Power plant beats gas ban

Final Government approval for a 700MW gas-fired power station came just three weeks before trade and industry secretary Margaret Beckett announced a ‘stricter policy’ on consents for gas projects. An influencing factor may have been that the station’s US developer, Entergy, was among those that indicated they might mount a legal challenge to a moratorium […]

Final Government approval for a 700MW gas-fired power station came just three weeks before trade and industry secretary Margaret Beckett announced a ‘stricter policy’ on consents for gas projects.

An influencing factor may have been that the station’s US developer, Entergy, was among those that indicated they might mount a legal challenge to a moratorium on gas-fired stations a Government attempt to correct distortions in the electricity market.

Legal action would have inevitably delayed the Government’s plans to reform the electricity market by several months.

In January 1996, Entergy secured Section 36 consent for the combined-cycle gas turbine scheme at Damhead Creek, near Kingsnorth in Kent. But it had not gainedthe detailed Section 14 consents that permit construction and the burning of gas.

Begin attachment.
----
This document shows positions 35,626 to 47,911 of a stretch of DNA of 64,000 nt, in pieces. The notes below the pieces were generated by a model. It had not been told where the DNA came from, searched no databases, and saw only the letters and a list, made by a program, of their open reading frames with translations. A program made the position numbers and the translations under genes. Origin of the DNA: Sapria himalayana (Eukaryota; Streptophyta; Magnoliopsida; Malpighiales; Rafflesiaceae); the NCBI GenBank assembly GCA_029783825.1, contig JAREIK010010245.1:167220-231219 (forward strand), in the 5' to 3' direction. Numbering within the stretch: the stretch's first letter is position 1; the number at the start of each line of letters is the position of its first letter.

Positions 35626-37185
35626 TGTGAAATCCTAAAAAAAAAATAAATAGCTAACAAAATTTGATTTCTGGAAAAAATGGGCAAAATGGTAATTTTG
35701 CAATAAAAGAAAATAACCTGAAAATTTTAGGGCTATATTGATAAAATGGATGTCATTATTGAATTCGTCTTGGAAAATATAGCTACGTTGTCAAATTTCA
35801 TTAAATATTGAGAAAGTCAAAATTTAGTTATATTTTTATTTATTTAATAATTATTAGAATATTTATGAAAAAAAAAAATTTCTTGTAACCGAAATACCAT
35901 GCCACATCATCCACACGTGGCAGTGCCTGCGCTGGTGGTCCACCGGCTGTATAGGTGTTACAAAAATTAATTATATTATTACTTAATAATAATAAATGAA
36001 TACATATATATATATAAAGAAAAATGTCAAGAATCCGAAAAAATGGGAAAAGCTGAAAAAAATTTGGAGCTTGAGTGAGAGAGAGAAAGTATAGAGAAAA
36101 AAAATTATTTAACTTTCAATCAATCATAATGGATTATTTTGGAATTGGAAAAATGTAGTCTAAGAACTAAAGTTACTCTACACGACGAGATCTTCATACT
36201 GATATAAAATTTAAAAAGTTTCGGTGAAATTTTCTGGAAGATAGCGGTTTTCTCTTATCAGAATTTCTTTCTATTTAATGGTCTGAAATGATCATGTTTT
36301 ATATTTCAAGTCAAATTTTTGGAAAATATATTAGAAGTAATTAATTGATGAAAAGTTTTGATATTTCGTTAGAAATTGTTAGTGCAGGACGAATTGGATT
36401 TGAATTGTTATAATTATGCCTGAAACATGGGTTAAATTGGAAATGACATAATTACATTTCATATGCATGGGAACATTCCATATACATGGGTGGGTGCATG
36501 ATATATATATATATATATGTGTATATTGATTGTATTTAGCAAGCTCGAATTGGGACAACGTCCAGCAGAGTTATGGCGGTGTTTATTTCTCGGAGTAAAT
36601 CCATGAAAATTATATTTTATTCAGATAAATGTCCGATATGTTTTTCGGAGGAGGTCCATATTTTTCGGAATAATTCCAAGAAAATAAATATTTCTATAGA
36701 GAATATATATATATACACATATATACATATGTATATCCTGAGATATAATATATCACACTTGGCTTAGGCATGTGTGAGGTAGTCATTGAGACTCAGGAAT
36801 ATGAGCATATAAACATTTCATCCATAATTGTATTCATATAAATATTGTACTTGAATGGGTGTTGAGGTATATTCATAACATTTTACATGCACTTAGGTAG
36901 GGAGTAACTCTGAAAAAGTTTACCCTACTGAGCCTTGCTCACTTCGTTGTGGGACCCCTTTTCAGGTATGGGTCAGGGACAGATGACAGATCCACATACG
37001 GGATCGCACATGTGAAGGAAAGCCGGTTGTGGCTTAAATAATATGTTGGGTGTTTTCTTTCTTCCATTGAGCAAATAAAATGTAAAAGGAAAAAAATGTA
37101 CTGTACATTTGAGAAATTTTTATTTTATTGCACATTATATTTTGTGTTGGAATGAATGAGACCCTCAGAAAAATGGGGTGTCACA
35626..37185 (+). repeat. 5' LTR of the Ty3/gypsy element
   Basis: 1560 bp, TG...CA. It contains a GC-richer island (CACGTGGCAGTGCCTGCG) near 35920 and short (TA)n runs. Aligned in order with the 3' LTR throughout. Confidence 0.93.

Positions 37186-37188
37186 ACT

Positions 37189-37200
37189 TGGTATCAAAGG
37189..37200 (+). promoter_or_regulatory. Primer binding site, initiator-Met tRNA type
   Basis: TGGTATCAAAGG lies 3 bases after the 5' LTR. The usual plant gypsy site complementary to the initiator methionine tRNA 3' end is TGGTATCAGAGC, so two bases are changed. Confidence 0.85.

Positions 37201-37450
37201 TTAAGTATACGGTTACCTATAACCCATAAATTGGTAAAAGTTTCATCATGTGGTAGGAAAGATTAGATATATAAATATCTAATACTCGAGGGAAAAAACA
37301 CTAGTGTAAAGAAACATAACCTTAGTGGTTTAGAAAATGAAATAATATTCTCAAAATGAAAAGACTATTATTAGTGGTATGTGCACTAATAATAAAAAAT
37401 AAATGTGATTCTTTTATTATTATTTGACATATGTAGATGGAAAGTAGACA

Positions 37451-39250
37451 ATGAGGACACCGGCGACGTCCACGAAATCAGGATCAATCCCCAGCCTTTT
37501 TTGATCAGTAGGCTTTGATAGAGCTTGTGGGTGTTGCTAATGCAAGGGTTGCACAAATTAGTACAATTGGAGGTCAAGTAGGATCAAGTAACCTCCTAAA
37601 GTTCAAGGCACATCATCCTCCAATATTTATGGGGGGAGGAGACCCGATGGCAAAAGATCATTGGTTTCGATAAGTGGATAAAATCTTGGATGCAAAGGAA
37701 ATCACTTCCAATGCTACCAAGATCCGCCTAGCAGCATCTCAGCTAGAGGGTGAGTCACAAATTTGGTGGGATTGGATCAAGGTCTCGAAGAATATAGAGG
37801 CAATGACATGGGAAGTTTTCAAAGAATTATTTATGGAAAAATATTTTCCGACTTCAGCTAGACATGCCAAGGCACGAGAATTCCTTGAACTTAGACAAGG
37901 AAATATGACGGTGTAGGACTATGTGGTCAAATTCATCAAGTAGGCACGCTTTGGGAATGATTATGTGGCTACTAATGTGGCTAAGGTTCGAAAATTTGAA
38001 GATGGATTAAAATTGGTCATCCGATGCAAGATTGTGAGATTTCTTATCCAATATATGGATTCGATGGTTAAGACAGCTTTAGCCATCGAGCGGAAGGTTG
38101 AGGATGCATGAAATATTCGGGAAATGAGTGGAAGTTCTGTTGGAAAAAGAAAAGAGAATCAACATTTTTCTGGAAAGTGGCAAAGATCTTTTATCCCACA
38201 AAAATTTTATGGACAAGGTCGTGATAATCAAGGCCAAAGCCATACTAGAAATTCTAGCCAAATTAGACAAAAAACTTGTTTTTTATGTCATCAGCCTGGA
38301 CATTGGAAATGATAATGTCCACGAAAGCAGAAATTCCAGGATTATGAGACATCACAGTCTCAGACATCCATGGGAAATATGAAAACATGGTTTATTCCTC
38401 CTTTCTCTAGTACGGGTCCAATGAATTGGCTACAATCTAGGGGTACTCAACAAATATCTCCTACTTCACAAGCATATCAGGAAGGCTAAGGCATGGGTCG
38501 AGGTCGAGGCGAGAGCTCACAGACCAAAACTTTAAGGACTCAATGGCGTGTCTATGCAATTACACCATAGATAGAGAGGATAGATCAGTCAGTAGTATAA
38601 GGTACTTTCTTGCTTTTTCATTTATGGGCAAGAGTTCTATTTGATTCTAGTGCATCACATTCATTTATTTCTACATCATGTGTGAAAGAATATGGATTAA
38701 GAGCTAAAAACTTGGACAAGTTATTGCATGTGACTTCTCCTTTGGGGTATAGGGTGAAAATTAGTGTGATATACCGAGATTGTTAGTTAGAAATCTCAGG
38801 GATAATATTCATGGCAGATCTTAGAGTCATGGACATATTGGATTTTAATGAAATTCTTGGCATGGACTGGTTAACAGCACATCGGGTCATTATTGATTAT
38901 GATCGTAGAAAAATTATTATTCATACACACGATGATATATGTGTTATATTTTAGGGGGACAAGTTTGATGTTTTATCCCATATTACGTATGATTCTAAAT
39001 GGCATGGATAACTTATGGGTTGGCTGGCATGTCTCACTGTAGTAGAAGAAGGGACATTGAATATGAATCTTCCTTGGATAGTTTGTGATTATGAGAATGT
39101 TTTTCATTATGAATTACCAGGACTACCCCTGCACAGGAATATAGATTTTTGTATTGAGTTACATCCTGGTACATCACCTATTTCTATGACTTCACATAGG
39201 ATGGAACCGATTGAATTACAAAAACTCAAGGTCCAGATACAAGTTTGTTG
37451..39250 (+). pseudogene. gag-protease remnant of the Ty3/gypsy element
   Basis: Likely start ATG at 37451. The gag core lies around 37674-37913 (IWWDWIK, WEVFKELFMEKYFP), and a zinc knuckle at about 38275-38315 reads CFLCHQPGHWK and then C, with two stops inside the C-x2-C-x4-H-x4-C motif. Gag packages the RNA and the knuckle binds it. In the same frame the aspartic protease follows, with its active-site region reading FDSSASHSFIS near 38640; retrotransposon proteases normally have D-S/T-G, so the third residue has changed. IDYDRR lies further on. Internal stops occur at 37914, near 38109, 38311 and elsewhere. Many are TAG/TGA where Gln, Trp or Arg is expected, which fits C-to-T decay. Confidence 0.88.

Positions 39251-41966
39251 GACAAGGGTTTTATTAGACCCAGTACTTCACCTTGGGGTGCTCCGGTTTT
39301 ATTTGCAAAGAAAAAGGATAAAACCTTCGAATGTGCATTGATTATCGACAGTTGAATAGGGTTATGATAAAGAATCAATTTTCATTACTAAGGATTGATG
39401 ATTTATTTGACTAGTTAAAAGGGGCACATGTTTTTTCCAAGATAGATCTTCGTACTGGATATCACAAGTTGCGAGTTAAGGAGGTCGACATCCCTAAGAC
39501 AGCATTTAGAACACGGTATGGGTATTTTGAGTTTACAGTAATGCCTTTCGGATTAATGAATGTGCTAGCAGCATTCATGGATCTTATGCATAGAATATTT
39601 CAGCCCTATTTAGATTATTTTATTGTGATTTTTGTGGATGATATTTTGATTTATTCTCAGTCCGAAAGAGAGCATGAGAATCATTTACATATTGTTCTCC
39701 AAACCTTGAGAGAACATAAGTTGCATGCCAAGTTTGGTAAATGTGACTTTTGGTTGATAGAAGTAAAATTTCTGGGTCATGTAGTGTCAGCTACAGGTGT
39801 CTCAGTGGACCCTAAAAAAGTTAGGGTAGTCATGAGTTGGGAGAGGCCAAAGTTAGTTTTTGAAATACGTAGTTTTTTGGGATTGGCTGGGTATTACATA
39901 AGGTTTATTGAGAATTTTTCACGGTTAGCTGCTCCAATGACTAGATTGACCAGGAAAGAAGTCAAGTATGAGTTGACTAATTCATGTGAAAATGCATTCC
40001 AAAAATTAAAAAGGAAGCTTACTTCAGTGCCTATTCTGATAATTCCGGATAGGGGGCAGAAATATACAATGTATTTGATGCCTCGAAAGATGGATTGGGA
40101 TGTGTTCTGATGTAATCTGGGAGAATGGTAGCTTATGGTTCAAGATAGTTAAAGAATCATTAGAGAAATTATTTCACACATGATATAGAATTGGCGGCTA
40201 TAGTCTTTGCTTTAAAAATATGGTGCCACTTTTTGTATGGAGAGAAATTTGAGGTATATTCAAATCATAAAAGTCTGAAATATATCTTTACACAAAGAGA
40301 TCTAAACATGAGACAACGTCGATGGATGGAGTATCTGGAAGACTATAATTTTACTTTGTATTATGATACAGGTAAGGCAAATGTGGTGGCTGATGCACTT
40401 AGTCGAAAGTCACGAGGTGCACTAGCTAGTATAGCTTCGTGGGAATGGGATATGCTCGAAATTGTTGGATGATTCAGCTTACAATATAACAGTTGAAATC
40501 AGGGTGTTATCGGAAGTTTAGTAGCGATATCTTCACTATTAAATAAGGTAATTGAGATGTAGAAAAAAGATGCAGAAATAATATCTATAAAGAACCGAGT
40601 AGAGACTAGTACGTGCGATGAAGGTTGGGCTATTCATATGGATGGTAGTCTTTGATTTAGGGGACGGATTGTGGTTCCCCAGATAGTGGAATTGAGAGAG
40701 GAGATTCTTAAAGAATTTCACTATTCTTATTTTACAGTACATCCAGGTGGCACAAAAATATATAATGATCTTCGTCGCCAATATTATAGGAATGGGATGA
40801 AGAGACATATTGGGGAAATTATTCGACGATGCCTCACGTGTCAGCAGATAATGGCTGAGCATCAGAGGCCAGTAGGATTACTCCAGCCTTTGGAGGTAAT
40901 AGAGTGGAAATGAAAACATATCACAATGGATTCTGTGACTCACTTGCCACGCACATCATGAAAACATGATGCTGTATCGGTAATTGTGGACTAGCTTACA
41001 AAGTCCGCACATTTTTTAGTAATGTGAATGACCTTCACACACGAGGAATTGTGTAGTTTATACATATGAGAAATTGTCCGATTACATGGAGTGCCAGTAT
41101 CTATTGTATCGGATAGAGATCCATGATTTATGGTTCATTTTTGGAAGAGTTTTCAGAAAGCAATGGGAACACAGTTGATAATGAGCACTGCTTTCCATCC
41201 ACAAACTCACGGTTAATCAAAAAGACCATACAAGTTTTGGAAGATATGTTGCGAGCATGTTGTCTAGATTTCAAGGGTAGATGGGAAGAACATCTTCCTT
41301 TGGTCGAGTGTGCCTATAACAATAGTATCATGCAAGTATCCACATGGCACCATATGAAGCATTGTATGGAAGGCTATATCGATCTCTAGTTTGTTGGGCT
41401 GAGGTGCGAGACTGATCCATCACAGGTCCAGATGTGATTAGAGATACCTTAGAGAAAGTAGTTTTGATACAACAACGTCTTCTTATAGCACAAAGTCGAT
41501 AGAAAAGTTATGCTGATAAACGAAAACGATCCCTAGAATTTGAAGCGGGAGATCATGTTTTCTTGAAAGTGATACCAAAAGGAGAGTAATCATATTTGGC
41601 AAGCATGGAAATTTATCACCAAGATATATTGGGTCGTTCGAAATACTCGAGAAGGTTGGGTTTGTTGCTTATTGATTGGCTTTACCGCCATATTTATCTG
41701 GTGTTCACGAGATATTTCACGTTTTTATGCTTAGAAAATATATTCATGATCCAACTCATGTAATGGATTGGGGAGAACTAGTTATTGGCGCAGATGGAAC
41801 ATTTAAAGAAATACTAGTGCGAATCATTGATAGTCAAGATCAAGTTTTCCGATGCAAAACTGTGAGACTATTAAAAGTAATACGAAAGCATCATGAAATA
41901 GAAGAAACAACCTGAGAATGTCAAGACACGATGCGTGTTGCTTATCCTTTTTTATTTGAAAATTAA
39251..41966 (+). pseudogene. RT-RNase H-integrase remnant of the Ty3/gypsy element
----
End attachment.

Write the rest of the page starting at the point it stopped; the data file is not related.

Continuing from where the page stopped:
These were withheld during the moratorium on consents imposed last year while the Government carried out its energy review.

However, a spokeswoman in Entergy’s London office said it had received the Section 14 consents for the project at the start of June.

Three weeks later, when Beckett launched the consultation exercise on the energy review’s proposals, she said that until the market reforms were complete, planning consents would be considered ‘on the basis that new natural gas-fired generations would normally be inconsistent with our energy policy concerns relating to diversity and security’.

She added that the environmental benefits of combined heat and power schemes might override such concerns. However, Damhead Creek is not a CHP project.